By observing the development of the top right hand shape or form, you can see how I am adjusting the composition. I have placed the image from my work yesterday above and some previous versions below. From last week to this week ,this form has gradually shrunk and then moved to the edge. The main hanging form has also shrunk to the left and become more resolved. The fire which began as a few strokes of white paint has moved to the left and become larger. If I can sort most of the composition out now then it will be less work for me later.
I’m also thinking a lot about tone at this stage and how it impacts the overall composition. For example I have darkened the bottom left hand corner so as to get the observing eye (being directed down by the strong verticals on the left) to swing from the left bottom corner back to the fire. In turn, the central hanging form catches the eye leads it up and to the left, where it is directed down by the trees. A little visual loop which will be joined by a loop through the figure later. The form on the upper right echoes the central form and directs out of that rectangular shape of the background landscape back into the painting, it is getting close but may not be fully resolved until the figure and background are painted.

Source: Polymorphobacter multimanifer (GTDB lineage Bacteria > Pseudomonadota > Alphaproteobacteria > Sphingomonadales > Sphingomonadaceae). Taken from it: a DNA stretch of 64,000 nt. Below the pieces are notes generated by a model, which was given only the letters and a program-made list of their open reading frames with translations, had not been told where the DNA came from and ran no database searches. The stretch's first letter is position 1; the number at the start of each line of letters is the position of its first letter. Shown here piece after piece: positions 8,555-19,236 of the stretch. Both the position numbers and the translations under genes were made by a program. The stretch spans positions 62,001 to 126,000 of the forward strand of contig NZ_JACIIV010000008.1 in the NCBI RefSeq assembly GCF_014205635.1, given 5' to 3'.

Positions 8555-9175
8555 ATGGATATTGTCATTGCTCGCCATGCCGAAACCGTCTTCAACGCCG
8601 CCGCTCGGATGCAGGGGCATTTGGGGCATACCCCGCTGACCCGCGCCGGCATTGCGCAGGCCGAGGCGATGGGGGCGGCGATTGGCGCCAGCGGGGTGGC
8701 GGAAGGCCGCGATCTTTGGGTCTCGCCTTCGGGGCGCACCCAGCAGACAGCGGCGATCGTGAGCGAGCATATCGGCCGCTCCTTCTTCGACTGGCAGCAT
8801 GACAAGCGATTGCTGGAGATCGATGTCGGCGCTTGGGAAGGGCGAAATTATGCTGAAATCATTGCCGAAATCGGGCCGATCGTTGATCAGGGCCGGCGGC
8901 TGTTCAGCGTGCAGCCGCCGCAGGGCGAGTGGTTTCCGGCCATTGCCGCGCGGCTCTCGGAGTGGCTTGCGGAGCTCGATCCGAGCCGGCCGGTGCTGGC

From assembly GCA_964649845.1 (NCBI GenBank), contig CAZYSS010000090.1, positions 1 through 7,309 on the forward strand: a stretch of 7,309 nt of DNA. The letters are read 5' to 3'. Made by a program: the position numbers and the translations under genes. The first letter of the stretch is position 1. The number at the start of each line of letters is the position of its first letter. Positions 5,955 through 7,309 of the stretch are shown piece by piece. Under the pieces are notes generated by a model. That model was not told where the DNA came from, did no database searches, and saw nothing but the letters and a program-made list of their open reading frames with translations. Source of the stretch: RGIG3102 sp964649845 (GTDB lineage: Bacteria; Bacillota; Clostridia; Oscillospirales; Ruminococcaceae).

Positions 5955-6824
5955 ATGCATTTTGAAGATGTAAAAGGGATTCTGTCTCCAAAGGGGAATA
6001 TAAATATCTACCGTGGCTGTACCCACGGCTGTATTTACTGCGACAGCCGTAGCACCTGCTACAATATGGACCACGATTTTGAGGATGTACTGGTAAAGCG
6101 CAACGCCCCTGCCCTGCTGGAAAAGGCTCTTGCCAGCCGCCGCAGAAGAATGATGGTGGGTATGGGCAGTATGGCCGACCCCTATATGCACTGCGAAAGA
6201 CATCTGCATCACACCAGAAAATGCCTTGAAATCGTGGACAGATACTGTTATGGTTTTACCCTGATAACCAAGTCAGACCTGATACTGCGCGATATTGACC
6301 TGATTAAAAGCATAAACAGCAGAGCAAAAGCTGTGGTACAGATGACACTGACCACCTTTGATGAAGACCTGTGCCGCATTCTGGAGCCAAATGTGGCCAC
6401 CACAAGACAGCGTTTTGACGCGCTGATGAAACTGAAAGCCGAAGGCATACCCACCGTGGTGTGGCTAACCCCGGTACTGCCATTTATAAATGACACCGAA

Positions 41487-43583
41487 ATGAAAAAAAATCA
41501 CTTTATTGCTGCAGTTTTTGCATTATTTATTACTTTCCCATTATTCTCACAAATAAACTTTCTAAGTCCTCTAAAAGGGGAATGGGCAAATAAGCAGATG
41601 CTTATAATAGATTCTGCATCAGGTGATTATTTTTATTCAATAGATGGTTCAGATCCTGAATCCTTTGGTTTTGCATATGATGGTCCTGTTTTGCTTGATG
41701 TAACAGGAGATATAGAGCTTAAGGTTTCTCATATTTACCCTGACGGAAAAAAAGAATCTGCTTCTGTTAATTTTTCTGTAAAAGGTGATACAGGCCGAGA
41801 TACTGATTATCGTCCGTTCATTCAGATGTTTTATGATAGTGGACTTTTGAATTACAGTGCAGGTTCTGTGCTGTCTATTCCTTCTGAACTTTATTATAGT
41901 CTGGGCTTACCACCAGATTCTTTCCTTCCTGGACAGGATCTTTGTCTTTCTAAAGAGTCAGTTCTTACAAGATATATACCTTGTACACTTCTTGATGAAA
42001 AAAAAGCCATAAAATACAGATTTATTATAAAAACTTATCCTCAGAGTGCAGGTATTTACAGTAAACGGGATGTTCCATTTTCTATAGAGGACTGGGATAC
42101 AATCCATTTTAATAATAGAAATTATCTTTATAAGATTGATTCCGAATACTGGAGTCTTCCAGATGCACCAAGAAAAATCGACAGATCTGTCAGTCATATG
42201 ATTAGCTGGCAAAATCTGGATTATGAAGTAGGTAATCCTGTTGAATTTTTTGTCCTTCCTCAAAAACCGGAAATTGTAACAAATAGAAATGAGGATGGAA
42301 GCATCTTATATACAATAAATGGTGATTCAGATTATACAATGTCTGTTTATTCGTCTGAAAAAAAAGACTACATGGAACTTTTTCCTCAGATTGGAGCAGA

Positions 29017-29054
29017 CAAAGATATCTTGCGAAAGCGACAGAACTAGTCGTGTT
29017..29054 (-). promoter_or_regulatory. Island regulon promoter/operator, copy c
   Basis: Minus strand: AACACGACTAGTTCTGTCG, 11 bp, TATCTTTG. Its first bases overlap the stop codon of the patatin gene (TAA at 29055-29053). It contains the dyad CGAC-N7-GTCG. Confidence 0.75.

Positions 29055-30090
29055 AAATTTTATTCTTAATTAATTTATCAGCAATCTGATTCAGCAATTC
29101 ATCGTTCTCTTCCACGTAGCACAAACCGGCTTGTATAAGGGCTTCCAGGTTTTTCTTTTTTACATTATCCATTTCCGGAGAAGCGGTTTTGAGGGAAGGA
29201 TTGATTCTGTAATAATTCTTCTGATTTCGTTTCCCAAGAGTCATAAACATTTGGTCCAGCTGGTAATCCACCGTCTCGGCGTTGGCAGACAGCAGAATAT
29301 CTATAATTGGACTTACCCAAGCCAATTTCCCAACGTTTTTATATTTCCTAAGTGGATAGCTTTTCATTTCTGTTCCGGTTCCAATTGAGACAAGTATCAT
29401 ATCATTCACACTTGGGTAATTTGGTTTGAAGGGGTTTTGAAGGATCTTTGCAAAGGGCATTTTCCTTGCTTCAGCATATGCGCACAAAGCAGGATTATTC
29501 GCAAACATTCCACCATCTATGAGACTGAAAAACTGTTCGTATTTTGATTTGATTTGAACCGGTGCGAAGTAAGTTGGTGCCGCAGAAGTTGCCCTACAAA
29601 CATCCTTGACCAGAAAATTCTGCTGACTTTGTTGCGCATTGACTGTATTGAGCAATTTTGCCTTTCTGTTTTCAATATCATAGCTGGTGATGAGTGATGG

A quick note that the figure is hovering over a river, now with one foot splashing in the water. The fire also sits on the water. The forms in the air are taken from drying tents that are hanging. I’ll write more about my inspiration soon.
The river is being painted mainly in transparent glazes, using medium, while the upper foliage and sky is being painted with mainly opaque paint and less medium. All the rest is mix of both approaches. Some parts of the edge of the river are reminding me of the work of Paul Cézanne, of who I am big fan. Although interesting to see this quotation appear it was not intended and is probably a direct result of the big brush strokes and technique that I am using at this stage.